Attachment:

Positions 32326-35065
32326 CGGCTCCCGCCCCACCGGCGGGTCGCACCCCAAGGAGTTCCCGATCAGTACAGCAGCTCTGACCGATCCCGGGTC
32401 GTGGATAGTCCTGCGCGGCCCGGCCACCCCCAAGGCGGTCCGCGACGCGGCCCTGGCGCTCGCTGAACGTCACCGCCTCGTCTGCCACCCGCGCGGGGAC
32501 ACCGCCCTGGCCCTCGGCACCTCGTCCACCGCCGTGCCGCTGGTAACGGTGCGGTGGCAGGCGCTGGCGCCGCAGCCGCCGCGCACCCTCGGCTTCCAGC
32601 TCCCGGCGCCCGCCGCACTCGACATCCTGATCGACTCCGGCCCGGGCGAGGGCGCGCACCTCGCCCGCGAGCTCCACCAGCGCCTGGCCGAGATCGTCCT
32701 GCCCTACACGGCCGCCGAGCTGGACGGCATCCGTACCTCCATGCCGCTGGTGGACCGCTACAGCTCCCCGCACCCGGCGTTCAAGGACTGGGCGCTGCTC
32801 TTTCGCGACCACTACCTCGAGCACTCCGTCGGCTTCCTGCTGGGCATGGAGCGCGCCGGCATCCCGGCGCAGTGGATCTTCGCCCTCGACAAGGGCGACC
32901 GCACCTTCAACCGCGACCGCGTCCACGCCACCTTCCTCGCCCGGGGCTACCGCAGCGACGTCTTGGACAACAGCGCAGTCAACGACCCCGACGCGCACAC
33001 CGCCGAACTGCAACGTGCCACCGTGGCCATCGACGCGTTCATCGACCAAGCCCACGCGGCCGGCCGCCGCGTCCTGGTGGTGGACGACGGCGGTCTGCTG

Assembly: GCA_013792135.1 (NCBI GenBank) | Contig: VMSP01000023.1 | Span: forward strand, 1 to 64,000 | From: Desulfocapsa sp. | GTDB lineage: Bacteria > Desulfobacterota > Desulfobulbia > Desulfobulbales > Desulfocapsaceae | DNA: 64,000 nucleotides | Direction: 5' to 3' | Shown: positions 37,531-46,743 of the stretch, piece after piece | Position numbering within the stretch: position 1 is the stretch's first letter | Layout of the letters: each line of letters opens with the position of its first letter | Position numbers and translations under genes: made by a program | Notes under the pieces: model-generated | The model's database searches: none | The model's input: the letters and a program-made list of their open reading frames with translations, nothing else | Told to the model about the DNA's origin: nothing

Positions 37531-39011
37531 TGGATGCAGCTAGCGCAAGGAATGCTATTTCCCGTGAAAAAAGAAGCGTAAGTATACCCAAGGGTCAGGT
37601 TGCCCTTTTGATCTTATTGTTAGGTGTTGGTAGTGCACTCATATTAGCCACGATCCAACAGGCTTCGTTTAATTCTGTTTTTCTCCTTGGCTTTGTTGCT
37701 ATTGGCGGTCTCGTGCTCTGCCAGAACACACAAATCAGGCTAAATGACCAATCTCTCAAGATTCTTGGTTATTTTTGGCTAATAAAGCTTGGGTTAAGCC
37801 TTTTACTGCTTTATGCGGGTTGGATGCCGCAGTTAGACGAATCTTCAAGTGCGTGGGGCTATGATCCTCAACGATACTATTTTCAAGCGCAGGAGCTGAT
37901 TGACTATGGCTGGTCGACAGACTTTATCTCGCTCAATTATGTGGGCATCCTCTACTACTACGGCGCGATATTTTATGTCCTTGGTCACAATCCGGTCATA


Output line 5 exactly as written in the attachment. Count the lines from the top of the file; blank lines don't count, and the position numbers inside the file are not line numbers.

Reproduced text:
32601 TCCCGGCGCCCGCCGCACTCGACATCCTGATCGACTCCGGCCCGGGCGAGGGCGCGCACCTCGCCCGCGAGCTCCACCAGCGCCTGGCCGAGATCGTCCT